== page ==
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St Anne's Veterinary Group Blog

» Senior Cat Lifestage

11-14 years – Humans 60-72 years

At this stage your cats may start to show signs that are more obviously visible to you. If you see any of these symptoms please give us a call and make an appointment:

Reduced vision, increased sensitivity to bright lights – your cat may startle easily and may not be able to cope well with the changes in their environment such as moving house or moving furniture around.

Loss of hearing – again your cat may be easily startled and will often cry during the night or when left alone.

Loss of appetite – this may be due to reduced sense of taste and smell and possibly change of food preference.

Eating more and not gaining/losing weight – this may be due to hyperthyroidism; that can be detected by a simple blood sample and then can be treated and controlled.

Drinking more than usual – a blood and urine test can determine kidney problems.

Reduced activity/difficulty getting up – arthritis (diminished bone and cartilage and muscle wastage) a supplement can be provided to help support your cat.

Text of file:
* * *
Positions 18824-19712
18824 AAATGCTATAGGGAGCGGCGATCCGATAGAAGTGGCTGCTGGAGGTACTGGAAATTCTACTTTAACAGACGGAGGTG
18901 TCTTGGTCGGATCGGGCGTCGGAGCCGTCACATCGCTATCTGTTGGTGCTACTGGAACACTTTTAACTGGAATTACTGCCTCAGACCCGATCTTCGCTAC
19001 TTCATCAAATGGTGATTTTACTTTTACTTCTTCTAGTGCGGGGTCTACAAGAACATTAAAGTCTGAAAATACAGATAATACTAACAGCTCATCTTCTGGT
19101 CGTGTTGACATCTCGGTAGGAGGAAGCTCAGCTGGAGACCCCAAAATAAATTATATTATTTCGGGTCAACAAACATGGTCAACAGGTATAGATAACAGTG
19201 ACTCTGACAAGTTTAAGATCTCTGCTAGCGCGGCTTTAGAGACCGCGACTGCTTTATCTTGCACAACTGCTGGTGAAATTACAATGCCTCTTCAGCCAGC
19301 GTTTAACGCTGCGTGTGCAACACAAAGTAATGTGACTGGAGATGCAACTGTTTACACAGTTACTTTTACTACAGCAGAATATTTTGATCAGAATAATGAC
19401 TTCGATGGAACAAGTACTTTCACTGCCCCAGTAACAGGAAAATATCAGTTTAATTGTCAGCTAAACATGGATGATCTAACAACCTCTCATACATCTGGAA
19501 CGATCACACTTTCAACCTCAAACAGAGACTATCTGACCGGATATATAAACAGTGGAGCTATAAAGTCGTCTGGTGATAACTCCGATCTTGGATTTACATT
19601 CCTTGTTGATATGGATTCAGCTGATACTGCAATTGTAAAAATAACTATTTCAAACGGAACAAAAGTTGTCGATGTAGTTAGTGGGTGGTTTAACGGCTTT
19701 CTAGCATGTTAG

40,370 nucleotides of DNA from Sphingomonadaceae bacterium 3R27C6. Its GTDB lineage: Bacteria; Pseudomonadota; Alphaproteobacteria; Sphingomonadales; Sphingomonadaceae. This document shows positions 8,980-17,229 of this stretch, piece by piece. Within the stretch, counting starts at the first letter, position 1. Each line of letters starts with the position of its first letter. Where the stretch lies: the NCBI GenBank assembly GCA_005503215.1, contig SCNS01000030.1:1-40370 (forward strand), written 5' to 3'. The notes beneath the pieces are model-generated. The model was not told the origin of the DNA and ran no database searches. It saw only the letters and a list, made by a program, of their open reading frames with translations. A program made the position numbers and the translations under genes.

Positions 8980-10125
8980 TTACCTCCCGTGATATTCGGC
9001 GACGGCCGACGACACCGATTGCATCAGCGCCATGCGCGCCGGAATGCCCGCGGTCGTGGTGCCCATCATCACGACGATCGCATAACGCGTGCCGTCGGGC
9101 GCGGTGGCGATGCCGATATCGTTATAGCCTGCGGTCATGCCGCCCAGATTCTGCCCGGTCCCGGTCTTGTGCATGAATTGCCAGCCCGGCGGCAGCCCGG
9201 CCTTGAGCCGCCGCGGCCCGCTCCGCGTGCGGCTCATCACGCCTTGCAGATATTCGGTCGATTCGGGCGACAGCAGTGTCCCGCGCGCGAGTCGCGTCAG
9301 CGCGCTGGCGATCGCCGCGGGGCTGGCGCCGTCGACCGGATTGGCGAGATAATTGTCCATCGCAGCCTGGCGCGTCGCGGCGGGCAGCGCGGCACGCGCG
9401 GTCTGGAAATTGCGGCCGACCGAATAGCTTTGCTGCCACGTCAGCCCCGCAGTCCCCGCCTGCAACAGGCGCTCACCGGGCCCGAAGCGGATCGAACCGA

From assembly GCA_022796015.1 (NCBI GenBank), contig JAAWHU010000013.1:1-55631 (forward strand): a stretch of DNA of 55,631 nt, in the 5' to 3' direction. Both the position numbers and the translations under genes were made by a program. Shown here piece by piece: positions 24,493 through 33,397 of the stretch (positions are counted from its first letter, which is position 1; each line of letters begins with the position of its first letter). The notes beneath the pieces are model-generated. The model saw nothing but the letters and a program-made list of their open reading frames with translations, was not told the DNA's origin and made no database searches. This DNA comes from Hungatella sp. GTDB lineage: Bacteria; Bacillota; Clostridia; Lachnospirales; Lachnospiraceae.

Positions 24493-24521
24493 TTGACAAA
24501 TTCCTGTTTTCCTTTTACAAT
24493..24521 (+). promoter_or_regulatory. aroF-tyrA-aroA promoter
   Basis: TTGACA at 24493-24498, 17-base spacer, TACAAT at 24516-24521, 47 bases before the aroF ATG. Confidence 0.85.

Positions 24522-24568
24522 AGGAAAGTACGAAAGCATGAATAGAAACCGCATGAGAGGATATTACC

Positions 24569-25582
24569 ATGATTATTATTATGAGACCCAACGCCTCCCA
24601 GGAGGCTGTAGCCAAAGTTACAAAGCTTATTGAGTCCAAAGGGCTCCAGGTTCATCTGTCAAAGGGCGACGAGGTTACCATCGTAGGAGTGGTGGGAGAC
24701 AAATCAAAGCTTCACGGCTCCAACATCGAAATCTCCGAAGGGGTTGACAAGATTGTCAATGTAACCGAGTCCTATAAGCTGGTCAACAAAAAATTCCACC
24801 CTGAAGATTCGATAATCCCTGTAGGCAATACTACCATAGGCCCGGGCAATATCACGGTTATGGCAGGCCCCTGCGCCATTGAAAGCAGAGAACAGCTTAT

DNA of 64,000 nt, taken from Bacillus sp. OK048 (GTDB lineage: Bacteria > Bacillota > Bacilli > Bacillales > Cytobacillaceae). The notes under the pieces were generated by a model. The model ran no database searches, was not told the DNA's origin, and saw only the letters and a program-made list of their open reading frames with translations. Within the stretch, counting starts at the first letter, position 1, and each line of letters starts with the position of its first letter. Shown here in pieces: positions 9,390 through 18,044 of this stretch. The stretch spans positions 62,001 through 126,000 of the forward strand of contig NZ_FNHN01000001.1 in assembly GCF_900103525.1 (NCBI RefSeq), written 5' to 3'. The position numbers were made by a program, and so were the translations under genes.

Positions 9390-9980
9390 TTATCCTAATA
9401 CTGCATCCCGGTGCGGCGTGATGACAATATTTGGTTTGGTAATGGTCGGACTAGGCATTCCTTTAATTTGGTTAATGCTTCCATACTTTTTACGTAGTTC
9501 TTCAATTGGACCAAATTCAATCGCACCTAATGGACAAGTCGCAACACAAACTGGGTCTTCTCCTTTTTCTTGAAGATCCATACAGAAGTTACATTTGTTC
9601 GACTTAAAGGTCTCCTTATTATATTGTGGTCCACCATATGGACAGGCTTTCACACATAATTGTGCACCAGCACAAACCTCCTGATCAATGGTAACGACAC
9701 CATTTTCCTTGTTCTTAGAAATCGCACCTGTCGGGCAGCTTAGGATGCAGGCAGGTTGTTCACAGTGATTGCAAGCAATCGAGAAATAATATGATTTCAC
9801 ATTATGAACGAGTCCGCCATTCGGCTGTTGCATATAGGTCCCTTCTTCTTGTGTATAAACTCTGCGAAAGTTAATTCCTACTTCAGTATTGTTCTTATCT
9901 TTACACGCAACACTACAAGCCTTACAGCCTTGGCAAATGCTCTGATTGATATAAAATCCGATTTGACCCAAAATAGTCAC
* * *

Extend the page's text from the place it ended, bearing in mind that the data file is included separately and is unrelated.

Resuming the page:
Overgrown/brittle claws – as cats get older the ligaments they use to retract their claws don't work anymore. This leaves the claws visible and why you might find them caught in something and unable to retract their claws and free themselves. Cutting the claws will help prevent this.

Changes in behaviour and senility- you can help your cat by keeping their environment/hone the same with minimal changes.

Poor coat and skin quality – groom your cat more often to help prevent matts, you could introduce a supplement to help the coat and skin condition, this may also be a sign of hyperthyroidism. You may find that with arthritis they're not able to groom themselves like they used to because certain positions are painful for them.

 

At St. Anne's we run the older pet club which is a free nurse consult where we can assess your pet. We can also run a free urine sample which we can pick up kidney problems and if needed you can get a reduced consultation with a vet if you're referred by the nurse

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